Vitamin D Deficiency

Published by Cierra Ward on

Vitamin D Deficiency

Cierra Ward | Avant-Youth

Although the COVID-19 virus has been a major issue since last year, we cannot neglect other health issues present within the community – particularly the Black and Hispanic people within our communities. 

Just like how the coronavirus has disproportionately affected Black and Hispanic people, vitamin D deficiency has done the same.

What is Vitamin D Deficiency?

Vitamin D deficiency is the lack of vitamin D in the body. 

According to the Centers for Disease Control nutrition report, the lack of vitamin D is more prevalent in people who are Black or Hispanic. Thirty-one percent of Black people and 12% of Hispanics were found to lack the vitamin. This is in comparison to only 3.2% of White people that were also vitamin D deficient. 

The main source of vitamin D comes from the sun. Our bodies convert the sunlight into vitamin D. According to this study done by Cooper Institute, “people with darker skin pigmentation, like African-Americans, are at greater risk for vitamin D deficiency or insufficiency because the higher presence of melanin reduces the body’s ability to produce vitamin D.” 

Two other results the Cooper Institute found were that “African-American men and women with moderate or high fitness levels were 45% less likely to have vitamin D deficiency than those with low fitness levels. Additionally, obese African-American men and women were 70% more likely to have vitamin D deficiency than those who were normal weight.”

Why is Vitamin D important to the body?

Vitamin D is one of the essential nutrients that the body needs to be healthy and function properly. According to the National Institutes of Health, the vitamin helps the body in a number of ways:

  • Helps you absorb calcium, which in turn helps you have strong bones.
  • Helps your immune system fight off infections.
  • Gives you energy. 

With a lack of this vitamin, you are not getting everything you need to be strong and healthy.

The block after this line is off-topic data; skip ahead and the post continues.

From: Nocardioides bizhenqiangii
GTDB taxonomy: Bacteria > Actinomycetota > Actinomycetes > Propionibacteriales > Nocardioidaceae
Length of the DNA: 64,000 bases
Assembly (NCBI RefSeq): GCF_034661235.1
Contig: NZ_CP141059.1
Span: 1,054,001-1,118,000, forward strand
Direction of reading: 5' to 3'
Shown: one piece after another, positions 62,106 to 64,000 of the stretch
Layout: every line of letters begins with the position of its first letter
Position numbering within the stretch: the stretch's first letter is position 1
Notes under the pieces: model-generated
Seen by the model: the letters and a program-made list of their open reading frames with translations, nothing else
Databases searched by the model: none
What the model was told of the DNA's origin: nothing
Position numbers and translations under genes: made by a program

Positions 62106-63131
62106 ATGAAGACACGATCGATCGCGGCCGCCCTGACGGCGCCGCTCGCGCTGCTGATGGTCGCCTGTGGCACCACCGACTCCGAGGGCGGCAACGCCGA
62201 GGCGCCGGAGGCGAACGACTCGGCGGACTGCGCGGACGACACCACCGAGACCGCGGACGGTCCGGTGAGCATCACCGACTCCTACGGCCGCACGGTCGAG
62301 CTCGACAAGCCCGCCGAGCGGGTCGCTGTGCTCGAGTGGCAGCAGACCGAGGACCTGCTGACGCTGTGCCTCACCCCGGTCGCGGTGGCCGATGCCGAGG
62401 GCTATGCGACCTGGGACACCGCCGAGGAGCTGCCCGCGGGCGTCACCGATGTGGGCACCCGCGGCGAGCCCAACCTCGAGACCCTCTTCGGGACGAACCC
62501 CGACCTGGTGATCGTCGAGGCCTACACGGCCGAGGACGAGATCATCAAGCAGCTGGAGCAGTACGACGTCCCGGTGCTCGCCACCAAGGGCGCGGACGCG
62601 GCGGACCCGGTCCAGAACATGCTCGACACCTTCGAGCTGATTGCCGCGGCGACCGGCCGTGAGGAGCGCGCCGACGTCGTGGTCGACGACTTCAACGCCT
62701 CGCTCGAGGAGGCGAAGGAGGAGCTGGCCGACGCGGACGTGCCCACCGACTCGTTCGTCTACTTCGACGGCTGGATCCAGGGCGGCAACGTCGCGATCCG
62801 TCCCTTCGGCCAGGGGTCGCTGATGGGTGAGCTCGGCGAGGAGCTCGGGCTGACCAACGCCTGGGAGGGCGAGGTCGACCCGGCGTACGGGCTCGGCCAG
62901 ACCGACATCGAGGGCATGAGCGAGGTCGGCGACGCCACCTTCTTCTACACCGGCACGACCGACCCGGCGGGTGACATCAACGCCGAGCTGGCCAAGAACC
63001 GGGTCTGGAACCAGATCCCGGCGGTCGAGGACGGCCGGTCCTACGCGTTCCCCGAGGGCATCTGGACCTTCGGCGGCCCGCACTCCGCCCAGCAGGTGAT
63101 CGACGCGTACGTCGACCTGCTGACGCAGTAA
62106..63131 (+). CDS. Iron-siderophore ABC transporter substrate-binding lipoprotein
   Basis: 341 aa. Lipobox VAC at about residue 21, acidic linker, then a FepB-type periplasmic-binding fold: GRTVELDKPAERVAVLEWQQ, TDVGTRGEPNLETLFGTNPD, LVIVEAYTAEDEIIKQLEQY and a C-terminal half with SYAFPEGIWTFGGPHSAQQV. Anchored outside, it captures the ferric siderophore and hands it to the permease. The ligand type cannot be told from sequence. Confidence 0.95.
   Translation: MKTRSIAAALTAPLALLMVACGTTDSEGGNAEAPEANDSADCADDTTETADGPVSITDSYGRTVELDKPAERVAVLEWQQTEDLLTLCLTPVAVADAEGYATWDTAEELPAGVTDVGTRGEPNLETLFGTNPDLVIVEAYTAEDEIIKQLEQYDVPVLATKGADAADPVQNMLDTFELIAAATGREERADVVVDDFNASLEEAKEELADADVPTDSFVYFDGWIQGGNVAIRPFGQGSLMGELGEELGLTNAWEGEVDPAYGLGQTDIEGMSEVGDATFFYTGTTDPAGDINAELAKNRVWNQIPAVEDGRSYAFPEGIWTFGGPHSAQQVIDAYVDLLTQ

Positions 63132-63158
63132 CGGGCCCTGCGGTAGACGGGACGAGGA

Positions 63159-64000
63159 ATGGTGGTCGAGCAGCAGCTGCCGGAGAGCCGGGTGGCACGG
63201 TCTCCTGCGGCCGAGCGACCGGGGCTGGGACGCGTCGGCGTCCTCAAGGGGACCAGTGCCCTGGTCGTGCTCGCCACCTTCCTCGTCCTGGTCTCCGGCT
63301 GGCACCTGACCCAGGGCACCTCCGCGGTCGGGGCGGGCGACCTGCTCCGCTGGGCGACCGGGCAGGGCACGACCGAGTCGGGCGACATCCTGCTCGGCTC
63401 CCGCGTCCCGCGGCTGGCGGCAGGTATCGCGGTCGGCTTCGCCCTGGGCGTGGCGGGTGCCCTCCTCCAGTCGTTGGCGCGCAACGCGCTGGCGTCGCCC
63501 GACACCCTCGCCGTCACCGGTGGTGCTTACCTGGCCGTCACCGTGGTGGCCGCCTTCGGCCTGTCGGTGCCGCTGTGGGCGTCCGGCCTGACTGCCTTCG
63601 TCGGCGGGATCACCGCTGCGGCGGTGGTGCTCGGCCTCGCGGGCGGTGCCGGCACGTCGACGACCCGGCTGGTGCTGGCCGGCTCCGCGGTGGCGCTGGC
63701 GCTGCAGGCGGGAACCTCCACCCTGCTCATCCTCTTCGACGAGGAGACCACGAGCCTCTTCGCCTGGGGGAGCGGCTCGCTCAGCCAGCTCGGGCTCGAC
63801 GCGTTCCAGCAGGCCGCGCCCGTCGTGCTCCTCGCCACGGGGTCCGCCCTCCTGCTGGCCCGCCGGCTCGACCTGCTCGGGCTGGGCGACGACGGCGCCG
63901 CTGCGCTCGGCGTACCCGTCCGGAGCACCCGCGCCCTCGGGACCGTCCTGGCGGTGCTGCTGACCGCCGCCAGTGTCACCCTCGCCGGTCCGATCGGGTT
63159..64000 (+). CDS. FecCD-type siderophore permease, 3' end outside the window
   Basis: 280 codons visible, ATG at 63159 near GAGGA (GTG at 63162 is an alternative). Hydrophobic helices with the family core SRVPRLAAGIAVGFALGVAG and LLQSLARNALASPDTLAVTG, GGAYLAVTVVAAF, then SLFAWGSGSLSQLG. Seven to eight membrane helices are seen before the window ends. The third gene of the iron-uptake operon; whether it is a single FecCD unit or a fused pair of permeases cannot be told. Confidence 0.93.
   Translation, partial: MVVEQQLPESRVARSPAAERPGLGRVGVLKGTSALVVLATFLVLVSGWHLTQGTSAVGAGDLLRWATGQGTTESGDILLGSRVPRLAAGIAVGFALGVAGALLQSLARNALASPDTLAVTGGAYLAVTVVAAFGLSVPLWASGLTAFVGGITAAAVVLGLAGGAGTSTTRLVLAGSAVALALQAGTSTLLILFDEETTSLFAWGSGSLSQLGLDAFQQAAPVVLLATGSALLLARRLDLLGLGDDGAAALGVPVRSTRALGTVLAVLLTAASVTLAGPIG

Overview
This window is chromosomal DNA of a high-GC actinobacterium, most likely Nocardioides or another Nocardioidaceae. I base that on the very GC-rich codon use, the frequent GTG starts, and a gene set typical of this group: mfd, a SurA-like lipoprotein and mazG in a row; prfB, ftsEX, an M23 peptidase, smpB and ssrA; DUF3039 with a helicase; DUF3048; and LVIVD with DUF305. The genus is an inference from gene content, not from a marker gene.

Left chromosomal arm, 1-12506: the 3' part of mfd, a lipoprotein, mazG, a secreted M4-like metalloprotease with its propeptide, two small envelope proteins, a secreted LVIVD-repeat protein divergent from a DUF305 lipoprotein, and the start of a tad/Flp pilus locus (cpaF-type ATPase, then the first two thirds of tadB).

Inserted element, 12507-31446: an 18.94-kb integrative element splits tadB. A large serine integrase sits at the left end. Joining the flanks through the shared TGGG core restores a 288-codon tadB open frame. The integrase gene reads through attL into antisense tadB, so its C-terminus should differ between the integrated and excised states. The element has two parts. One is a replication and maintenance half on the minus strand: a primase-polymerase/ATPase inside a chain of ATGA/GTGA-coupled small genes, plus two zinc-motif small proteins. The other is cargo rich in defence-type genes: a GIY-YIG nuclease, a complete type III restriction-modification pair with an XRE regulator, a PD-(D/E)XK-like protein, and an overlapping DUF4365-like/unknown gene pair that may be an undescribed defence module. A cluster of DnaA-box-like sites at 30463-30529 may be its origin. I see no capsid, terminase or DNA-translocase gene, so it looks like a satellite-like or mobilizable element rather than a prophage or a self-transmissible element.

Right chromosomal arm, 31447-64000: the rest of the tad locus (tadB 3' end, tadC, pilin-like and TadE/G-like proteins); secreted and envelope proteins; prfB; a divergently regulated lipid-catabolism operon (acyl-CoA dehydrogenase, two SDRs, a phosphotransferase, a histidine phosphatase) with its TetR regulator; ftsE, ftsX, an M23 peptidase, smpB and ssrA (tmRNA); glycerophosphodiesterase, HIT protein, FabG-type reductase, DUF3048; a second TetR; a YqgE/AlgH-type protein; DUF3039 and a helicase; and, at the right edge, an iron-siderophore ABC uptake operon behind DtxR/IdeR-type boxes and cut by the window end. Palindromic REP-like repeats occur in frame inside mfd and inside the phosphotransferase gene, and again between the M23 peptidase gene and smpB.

What are the sources of Vitamin D?

As stated above, one of the largest sources of vitamin D is the sun, however it may not be one of the main sources for Black and Hispanic people. 

There are different ways you can get vitamin D other than the sun. The National Institutes of Health states that the best source of vitamin D would be in the “flesh of fat toy fish.” Examples include trout, salmon, and tuna. Vegetables are also a good source, especially mushrooms.

You can also get sufficient amounts of vitamin D by taking the supplement. These are usually available over the counter or online unless it’s a stronger dose, which you will need a prescription for. Most people who are vitamin D deficient will need the presence option vitamin D supplement. 

Symptoms of Vitamin D Deficiency 

When your body does not have enough vitamin D, it will give you different signals to tell you that something is wrong. According to Unity Point Health, some signs and symptoms of vitamin D deficiency include:

  • Fatigue or tiredness
  • Bone pain
  • Joint pain
  • Muscle pain
  • Sour mood
  • Low energy
  • More frequent illness
  • Anxiety
  • Irritability
  • Weight gain
  • Hair loss

Not being treated for this deficiency can worsen the symptoms and also lead to other chronic diseases like cancer and kidney disease.

Why worry about your vitamin D levels?

Vitamin D is an essential mineral that keeps you and your body healthy, while also giving you energy for daily activities. 

I, myself, am vitamin D deficient. I’ve been dealing with the condition for a while, and it has affected my daily life. I am always tired, and I’ve noticed that I’ve been more susceptible to other illnesses as well. If I hadn’t taken charge of my health, I would most likely feel a lot worse.

It is very important for people to take care of their health, especially Black people since they are already predisposed to these diseases and illnesses. 

Take charge, treat yourself and your body with care.

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Cierra Ward

Cierra Ward is a recent graduate from the University of Central Florida with her bachelor’s in Electronic Journalism. She is originally from Jacksonville, Florida, but plans to travel the whole world before she settles somewhere. Besides telling unique stories of people, her passion is dance, which she has participated in since she was three years old. An interesting fact about Ward is she has a first-degree black belt in Taekwondo.


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